Journal List > Chonnam Med J > v.51(1) > 1074940

Chonnam Med J. 2015 Apr;51(1):33-38. English.
Published online April 14, 2015.  https://doi.org/10.4068/cmj.2015.51.1.33
© Chonnam Medical Journal, 2015
Growth Hormone Responses to Provocative Tests in Children with Short Stature
Noorisaem Rhee, Ka Young Oh, Eun Mi Yang and Chan Jong Kim
Department of Pediatrics, Chonnam National University Medical School and Hospital, Gwangju, Korea.

Corresponding Author: Chan Jong Kim. Department of Pediatrics, Chonnam National University Medical School and Hospital, 42 Jebong-ro, Dong-gu, Gwangju 501-757, Korea. TEL: +82-62-220-6645, FAX: +82-62-222-6103, Email: cjkim@jnu.ac.kr
Received March 06, 2015; Revised March 31, 2015; Accepted April 03, 2015.

This is an Open Access article distributed under the terms of the Creative Commons Attribution Non-Commercial License (http://creativecommons.org/licenses/by-nc/3.0/) which permits unrestricted non-commercial use, distribution, and reproduction in any medium, provided the original work is properly cited.


Abstract

Growth hormone deficiency (GHD) is defined as a serum peak GH concentration <10 ng/mL with provocation as tested by a combination of at least two separate tests. The aim of this study was to compare two standard tests, insulin and levodopa (L-dopa), with a primary focus on specificity and accuracy. Clinical data were collected retrospectively from a review of 120 children who visited the pediatric endocrine clinic at Chonnam National University Hospital for the evaluation of short stature between January 2006 and April 2014. Subjects underwent GH provocation tests with insulin and L-dopa. Blood samples were obtained at 0, 15, 30, 45, 60, 90, and 120 min after administration, and GH levels were measured. In the insulin test, serial glucose levels were also checked, closely monitoring hypoglycemia. A total of 83 children (69.2%) were diagnosed with GHD and 37 children (30.8%) were diagnosed with idiopathic short stature (ISS). Peak GH levels were achieved an average of 45 min after the administration of insulin and L-dopa for both groups. The specificity and accuracy were 78.4% and 93.6% for the insulin test and 29.7% and 79.2% for L-dopa test, respectively. In the ISS group, the cumulative frequency of a GH cutoff value of >10 ng/mL at 120 min was 75.6% after insulin stimulation compared with 35.1% after L-dopa stimulation. Considering these results, we recommend performing the insulin test first to exclude ISS and then the L-dopa test for the diagnosis of GHD. This way, ISS patients are diagnosed after a single test, thus reducing hospital days and the burden of undergoing two serial tests.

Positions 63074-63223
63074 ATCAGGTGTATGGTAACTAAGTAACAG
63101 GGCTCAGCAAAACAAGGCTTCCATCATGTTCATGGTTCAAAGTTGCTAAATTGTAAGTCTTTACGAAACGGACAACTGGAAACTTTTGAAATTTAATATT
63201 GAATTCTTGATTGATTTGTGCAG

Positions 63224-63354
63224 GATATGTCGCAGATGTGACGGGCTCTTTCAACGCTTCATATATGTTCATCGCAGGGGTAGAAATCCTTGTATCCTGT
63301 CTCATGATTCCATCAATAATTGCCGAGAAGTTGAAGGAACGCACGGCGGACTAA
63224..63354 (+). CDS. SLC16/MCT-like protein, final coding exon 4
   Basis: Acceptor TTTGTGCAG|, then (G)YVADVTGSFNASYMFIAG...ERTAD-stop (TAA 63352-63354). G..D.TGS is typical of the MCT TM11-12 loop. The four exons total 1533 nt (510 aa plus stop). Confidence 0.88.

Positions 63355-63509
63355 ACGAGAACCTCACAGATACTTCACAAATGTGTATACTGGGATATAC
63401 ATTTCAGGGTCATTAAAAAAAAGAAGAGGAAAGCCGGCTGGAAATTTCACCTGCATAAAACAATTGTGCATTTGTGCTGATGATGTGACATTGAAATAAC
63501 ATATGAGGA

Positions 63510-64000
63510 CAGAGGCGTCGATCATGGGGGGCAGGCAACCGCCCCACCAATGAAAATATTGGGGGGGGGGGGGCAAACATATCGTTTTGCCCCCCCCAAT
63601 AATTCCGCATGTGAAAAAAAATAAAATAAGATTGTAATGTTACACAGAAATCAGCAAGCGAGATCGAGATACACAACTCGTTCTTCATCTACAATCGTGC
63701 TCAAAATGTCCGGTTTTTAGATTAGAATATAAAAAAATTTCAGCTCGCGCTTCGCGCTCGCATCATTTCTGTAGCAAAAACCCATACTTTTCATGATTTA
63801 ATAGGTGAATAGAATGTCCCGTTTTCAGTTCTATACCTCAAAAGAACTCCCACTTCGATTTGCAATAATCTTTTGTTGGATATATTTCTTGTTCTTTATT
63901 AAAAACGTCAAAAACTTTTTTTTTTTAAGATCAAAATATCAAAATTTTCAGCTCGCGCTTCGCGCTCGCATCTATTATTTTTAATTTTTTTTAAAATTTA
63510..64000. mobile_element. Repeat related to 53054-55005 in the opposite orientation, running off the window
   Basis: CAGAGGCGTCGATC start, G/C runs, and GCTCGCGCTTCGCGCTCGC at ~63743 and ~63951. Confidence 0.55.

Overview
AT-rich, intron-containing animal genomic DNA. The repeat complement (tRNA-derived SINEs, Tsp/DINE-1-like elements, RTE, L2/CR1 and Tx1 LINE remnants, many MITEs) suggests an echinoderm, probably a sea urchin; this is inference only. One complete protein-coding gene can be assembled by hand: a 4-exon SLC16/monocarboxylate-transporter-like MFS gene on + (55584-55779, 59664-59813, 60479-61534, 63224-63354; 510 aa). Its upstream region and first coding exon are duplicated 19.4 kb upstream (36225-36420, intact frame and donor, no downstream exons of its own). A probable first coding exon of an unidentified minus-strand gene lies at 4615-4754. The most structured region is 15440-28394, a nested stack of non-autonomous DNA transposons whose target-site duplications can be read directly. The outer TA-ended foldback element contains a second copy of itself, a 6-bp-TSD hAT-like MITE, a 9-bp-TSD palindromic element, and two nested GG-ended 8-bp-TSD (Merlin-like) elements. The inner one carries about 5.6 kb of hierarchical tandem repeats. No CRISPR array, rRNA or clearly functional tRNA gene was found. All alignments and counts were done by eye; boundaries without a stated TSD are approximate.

Keywords: Growth hormone; Dwarfism; Child

INTRODUCTION

The diagnosis of growth hormone deficiency (GHD) in children with short stature is based on clinical features. Children with GHD usually present with short stature and a low growth velocity for age and pubertal stage.1, 2 Alternative causes of poor growth need to be considered and excluded. One of the normal variants is idiopathic short stature, a group of short children with no definitely recognizable underlying disease. It is important to distinguish between the child with GH deficiency and the short normal child.